Identification of Children with Exceptional Healthcare Needs

Developments in medical care have greatly improved survival for children and young people with profound disabilities and significantly more are living to adulthood. Children with complex and exceptional health needs commonly have multiple diagnoses and impairments and may be dependent on multiple technologies (e.g. long-term ventilation, tube feeding)

The Pathway is developed for the use for children meeting the assessment criteria as described below, however the pathway also supports the wider group of children with complex health needs.

CEN assessment criteria:

 The six impairment categories used for assessing the children and young people are:

A child or young person (up to the age of 19) is defined as having exceptional healthcare needs if they:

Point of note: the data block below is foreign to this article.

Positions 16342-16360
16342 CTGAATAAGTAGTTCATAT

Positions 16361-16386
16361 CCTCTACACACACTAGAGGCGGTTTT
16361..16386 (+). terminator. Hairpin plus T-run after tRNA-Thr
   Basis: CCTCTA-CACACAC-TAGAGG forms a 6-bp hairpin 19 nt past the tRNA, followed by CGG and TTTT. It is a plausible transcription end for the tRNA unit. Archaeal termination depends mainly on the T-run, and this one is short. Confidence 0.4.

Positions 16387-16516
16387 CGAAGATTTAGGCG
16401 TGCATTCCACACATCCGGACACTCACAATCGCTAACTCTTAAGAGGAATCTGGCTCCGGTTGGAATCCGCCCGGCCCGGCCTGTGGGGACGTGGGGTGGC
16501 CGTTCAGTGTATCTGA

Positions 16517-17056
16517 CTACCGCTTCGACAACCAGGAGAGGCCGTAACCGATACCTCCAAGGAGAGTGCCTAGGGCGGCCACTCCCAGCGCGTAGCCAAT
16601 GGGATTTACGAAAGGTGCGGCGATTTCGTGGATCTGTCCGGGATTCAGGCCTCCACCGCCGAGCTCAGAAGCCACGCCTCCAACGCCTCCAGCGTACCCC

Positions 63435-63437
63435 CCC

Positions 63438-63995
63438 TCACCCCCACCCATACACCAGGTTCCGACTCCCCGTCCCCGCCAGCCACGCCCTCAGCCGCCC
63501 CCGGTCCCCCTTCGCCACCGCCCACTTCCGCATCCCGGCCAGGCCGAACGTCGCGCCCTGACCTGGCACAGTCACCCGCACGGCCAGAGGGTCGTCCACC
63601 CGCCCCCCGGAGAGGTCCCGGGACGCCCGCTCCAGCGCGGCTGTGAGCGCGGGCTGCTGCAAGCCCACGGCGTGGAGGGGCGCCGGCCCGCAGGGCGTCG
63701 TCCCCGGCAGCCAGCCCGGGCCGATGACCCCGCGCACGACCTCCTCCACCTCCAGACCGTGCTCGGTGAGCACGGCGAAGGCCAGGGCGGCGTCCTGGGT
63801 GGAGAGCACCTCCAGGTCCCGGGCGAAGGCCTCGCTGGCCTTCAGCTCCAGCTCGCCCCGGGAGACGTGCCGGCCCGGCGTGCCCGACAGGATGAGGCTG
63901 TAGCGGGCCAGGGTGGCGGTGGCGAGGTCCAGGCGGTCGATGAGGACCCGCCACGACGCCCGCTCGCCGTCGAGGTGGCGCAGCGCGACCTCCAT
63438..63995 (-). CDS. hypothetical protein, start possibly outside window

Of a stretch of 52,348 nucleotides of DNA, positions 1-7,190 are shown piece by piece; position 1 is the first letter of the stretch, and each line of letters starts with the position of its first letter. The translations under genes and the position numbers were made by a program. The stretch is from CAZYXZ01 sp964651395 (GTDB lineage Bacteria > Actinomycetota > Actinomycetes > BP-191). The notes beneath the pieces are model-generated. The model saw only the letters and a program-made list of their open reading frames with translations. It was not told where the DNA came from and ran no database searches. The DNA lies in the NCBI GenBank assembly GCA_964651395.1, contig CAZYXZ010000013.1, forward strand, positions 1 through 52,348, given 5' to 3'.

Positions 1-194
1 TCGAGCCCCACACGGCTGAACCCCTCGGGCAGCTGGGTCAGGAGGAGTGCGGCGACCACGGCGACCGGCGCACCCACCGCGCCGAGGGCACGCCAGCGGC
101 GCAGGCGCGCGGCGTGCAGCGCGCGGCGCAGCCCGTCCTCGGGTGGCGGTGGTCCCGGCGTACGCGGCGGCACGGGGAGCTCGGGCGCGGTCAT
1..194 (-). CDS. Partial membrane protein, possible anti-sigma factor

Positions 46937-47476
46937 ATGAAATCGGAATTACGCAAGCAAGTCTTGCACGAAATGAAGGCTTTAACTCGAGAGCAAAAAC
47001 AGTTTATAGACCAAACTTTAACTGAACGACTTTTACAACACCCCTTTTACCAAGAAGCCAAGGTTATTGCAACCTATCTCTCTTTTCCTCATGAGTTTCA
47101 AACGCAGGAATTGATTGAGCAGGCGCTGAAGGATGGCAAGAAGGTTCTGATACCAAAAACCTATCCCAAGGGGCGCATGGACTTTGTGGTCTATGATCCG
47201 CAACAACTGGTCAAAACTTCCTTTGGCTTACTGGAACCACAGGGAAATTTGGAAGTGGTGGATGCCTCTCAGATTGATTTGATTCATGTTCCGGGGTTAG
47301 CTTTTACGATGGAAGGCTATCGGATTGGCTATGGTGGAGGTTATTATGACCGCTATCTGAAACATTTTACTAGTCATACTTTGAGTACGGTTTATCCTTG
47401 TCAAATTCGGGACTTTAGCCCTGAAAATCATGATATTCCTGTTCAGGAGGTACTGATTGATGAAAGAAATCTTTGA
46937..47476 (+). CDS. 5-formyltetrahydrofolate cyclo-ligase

Have severe impairment recorded in at least 4 categories together with enteral/ parenteral feeding

OR

Have severe impairment recorded in at least 2 categories and require ventilation/CPAP

AND

The impairments are sustained and ongoing or expected to be lasting for more than

6-months


Children will be identified in a number of ways. They may have a congenital severe health problem or an acute neonatal problem and have complex needs from birth. They may suffer a severe onset condition such as a road traffic accident or a severe infection. They may have a neurodegenerative disorder with gradual decline in health where they then meet the CEN criteria.

Once a child has been identified as being in the CEN criteria an initial planning discussion should take place with a lead professional identified to do this. Within the hospital this may be the responsible consultant or a senior nurse on the ward or the discharge planning nurse. In each area it is critical that there is a clearly identified person to lead the meetings.

When a child has been assessed as having exceptional healthcare needs information should be recorded on the NHS Scotland Support Needs System (SNS).

 

Useful documents: